When the crowd filtered out of the TD Garden following the men's short program, the final result seemed a foregone conclusion. Yuzuru Hanyu's short program was so exquisite, and his points lead so huge, that there was no way the men's World Champion would be anyone other than him.
For context, twelve points - the margin between Hanyu and Spain's Javier Fernandez, who was second - is huge in figure skating. It's the sort of margin that assures a victory. It's the sort of margin that, all things being equal, should not be surmounted.
And then there was the form question. Hanyu's short had been impeccable. On the other hand, a lot of fans had felt that Fernandez's score - 98 - with a fall on the quad Salchow, was rather generous. Fernandez had also had some problems at European Championships, while Hanyu's impressive form had involved him smashing the world record twice this season.
But everything changed on the night of the free skate. Hanyu was nervous, anxious, and desperate; as the program wore on, and the mistakes began to build, those twelve points were whittled away. He still posted the sort of score, however, that required any potential challengers to be on top form.
The whispers that had been running through the fans that morning were hardly encouraging. Reports from the practice rink said that Fernandez's ankle was heavily strapped and iced and that he had struggled with his jumps. He was even in doubt for turning up; experts were expecting him to withdraw.
And then he came onto the ice to start.
Javier cuts a dashing figure on the ice at any time, but dolled up in smart trousers, shirt and suspenders and skating to Guys and Dolls, he becomes even more charming. And on a day like that, relaxed and confident, it got even better.
When he opened with an absolutely perfect quadruple toe, the whole arena gasped in joy. There was no hesitation, no indication of any problems. He followed it quickly with a quad Salchow triple toe combination, and it was immediately obvious: he was on fire. He had come to win.
The triple Axel double toe combination came after, and once again it was faultless. He followed it with a charming, delightful step sequence, playing to the crowd and looking as though he was having the time of his life out there. The change-foot sit spin followed seamlessly, and as Frank Sinatra began to croon about Lady Luck, it became increasingly apparent that Javier was going to capitalise on every ounce of luck he could get his hands on.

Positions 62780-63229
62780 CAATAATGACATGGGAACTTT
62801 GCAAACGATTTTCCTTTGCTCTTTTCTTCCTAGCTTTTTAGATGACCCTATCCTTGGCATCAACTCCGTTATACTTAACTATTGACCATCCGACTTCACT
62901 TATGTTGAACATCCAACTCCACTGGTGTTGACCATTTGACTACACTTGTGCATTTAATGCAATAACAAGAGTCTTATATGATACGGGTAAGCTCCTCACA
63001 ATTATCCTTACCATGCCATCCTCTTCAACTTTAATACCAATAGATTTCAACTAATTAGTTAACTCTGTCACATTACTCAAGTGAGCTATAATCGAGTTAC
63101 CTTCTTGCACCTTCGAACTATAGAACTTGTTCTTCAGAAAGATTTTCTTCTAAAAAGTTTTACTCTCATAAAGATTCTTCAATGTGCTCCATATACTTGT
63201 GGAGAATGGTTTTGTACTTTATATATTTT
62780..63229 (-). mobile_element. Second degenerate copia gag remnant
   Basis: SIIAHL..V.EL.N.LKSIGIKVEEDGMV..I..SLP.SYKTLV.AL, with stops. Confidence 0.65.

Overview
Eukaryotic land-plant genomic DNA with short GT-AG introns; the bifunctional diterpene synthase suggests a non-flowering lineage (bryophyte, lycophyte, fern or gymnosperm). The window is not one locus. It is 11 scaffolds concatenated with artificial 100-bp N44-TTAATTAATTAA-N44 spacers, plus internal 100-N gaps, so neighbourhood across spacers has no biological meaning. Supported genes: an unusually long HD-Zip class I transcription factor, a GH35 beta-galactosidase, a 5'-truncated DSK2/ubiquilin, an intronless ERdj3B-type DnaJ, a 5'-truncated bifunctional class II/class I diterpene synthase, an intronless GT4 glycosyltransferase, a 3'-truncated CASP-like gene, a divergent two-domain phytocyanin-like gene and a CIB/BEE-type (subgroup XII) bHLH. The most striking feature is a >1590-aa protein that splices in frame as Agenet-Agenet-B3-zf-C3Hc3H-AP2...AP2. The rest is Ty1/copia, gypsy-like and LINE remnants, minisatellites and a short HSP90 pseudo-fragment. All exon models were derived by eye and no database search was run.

The second half of the program began with another flawless quadruple Salchow - once again beautifully done, straight in the air, and no hesitation on the landing. It was followed by the three jump combination at the other end of the rink - the triple flip-half loop-triple Salchow, and the minor slip on the landing was the only flaw in the whole performance.
By now, the crowd knew they were watching something special, and the roar that went up when Javier landed the second triple Axel was as loud as any there had been that week. As Javier charmed his way through his transitions, the crowd began to clap along to the music; clapping that turned into fierce applause when he landed the triple Lutz.
The choreographed sequence followed, Javier grinning to the crowd, who were revelling openly in his enjoyment; then he topped it all with a triple loop that landed as softly as if he had landed on a pillow. His change foot combination spin seemed perfectly timed to the music, and the cheering of the crowd never really dimmed; we were cheering all the way from that spin to the final flying combination spin, and we were standing before he had finished the program.
Every one of us knew we had seen something absolutely incredible. At the moment of asking, under the pump, and potentially injured, Javier had delivered, and he had delivered big. The only question mark lay over how big the score would get. We soon found out: Javier had laid down a 216 free skate, one of the highest scores ever, to carry him over 314 total points, and to an undisputed second World title.
There are plenty ready to write it off as Lady Luck. And yes, part of the great comeback involved Hanyu having an unexpectedly poor performance. But that is part of the sport, and Javier still had to bring it.
Hanyu may have left the door ajar, but that night in Boston, Javier Fernandez blew it off its hinges. And it was glorious.
You can watch Javier's amazing free skate here.